A Temecula man who stabbed and slashed a jogger in an unprovoked attack that nearly ended her life was convicted Monday of attempted murder.
A Murrieta jury deliberated about two days before finding 21-year-old Kurt Alexander Smallen guilty of the February 2012 attack on a mother of three whom prosecutors allege he intended to kill.
"He was going for her heart with that knife," Riverside County Deputy District Attorney Marcus Garrett told City News Service. "The wounds he inflicted were life-threatening."
Along with the attempted murder count, Smallen was convicted of assault with a deadly weapon resulting in great bodily injury and sentence-enhancing allegations of using a deadly weapon to commit a felony.
He's expected to be sentenced to 11 years to life in prison by Superior Court Judge Angel Bermudez on March 14.
According to the prosecutor, Smallen targeted the victim, a 36-year-old Temecula woman whose name was withheld, in a rage after an intense verbal altercation with his mother.
Smallen, then 19, had returned home after a failed quest to achieve success as a college baseball player.
"He had been playing since he was 4 years old. He was married to the sport. That was his whole life," Garrett said.
The Chaparral High School graduate won a scholarship to Bacone College in Muskogee, Okla., where he pitched one season, losing 21 of 22 games, according to Garrett.
"When he got home, there was quite a bit of stress," the prosecutor said. "He had to live by his parents' rules. There was a curfew, no use of tobacco -- that kind of thing."
On Feb. 2, 2012, tensions boiled over, leading to a sharp exchange between Smallen and his mother, after which the defendant stormed out of the house.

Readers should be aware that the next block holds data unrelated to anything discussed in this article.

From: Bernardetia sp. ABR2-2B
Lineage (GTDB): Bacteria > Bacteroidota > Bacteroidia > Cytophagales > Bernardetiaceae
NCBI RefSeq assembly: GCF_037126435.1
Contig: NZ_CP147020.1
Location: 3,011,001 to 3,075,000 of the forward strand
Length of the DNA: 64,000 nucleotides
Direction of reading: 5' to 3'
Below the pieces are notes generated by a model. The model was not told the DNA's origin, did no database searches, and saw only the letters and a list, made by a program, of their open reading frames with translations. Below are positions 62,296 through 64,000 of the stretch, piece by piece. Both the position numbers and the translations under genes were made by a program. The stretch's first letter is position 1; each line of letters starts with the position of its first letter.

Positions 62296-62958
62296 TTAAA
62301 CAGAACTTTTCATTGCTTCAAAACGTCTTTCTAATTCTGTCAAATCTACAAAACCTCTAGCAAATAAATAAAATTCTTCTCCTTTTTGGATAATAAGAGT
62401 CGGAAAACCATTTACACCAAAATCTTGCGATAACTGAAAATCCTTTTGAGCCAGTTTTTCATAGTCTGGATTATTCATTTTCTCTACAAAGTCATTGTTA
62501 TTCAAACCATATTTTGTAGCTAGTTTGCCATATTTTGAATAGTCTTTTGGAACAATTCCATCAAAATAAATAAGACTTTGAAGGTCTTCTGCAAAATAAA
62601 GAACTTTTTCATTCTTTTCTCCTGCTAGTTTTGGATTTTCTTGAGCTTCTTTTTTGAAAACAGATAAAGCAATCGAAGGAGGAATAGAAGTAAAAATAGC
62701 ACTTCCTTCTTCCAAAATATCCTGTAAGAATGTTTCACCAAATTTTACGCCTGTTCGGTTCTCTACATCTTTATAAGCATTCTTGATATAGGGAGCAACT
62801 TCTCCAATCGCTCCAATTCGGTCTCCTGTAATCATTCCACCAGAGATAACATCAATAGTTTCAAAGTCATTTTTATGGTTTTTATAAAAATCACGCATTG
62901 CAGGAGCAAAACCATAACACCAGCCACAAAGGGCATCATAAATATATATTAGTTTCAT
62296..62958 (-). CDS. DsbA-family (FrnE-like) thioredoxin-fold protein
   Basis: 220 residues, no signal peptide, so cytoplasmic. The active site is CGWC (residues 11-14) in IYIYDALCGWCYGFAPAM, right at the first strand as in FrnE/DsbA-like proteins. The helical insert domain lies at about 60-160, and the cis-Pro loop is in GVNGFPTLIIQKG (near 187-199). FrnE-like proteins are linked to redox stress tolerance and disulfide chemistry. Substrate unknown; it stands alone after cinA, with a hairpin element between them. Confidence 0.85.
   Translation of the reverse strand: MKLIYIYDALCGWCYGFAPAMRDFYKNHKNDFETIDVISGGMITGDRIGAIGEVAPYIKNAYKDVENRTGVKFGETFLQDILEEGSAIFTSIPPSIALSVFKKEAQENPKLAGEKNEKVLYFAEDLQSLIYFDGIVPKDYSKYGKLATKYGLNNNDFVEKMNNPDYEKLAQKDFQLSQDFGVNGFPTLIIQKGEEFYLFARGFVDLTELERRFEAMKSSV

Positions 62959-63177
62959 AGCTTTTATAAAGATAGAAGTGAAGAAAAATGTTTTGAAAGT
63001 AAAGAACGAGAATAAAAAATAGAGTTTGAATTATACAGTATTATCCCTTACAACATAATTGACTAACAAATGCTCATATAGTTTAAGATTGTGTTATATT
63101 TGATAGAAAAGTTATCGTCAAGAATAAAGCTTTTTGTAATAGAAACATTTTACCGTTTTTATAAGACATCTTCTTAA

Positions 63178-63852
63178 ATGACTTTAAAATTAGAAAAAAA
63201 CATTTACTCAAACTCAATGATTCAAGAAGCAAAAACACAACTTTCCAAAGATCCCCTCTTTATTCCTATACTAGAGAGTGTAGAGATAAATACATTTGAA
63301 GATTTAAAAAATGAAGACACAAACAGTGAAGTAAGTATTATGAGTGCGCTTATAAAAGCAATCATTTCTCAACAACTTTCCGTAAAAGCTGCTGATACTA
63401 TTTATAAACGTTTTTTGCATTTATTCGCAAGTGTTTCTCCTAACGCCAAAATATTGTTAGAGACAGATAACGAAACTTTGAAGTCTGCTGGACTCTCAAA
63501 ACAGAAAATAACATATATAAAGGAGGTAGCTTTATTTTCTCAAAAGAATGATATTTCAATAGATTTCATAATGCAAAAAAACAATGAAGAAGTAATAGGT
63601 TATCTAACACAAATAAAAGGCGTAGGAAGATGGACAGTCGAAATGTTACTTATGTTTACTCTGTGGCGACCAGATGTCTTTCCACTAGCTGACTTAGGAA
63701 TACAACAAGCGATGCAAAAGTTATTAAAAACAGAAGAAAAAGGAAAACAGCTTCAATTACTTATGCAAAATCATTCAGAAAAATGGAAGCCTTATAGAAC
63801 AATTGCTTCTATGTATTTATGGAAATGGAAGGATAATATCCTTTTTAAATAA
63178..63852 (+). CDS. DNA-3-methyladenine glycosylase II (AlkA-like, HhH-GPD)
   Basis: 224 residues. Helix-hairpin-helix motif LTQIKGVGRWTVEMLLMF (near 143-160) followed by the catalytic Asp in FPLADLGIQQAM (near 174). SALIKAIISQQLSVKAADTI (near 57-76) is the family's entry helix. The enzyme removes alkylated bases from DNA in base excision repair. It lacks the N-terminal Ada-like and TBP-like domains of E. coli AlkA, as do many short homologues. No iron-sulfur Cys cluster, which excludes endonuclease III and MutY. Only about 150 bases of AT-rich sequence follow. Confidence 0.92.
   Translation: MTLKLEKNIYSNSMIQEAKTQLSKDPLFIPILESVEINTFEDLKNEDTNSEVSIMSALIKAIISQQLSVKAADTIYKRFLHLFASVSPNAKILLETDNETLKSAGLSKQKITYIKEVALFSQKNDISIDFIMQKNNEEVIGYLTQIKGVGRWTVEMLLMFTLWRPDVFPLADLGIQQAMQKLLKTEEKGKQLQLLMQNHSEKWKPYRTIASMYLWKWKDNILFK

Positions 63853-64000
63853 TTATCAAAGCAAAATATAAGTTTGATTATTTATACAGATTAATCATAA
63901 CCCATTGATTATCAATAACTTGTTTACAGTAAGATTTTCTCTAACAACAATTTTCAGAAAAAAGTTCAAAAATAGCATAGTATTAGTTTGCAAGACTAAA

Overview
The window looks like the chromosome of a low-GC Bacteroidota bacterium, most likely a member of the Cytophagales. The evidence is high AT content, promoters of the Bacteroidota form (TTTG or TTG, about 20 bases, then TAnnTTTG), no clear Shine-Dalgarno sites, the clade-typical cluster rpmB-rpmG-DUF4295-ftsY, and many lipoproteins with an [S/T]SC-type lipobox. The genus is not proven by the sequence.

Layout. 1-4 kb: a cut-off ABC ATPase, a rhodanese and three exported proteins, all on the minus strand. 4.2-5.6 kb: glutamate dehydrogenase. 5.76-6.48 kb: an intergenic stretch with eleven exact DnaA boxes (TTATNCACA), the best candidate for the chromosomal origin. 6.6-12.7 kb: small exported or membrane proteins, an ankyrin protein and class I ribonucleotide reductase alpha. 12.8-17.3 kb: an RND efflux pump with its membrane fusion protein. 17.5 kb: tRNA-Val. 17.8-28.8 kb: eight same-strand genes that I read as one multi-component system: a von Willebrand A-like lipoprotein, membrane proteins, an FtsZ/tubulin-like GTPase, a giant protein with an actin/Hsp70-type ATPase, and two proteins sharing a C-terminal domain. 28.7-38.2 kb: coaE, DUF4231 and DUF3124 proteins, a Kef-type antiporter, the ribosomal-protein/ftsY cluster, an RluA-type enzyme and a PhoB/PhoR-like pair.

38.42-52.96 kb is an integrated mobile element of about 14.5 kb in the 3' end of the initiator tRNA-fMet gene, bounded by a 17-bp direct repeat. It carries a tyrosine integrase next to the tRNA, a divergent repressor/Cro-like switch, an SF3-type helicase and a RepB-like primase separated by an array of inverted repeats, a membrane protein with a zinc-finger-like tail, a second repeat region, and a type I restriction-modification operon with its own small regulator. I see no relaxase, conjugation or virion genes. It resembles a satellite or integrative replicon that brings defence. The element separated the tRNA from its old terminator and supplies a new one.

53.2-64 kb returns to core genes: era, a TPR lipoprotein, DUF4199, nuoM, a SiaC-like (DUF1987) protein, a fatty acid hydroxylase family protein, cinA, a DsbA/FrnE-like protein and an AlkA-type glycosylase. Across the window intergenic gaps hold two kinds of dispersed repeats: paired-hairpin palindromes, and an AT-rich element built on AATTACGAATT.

According to sheriff's investigators, Smallen took a 3-inch lock-blade knife with him, heading into the Meadow View community, at the center of Temecula.
Another woman reported being stalked by the defendant for nearly an hour as she took a leisurely stroll. But according to investigators, when the 6- foot-2, 170-pound Smallen spotted the victim jogging toward him, he fixed his attention on her instead.
Smallen took out his knife, slashing and stabbing the victim, puncturing both her breasts and piercing her liver, according to the prosecution.
The attack abruptly ended when a bicyclist rode up and confronted Smallen, who turned and ran.
"The guy on the bike was a good Samaritan who helped save the victim's life," Garrett said. "He just happened to be training as an EMT."
Three men bicycling nearby witnessed the attack and chased Smallen down, surrounding and detaining him until deputies arrived.
According to Garrett, the victim was hospitalized for five days and underwent surgery, requiring more than 50 staples to close her wounds.
— City News Service.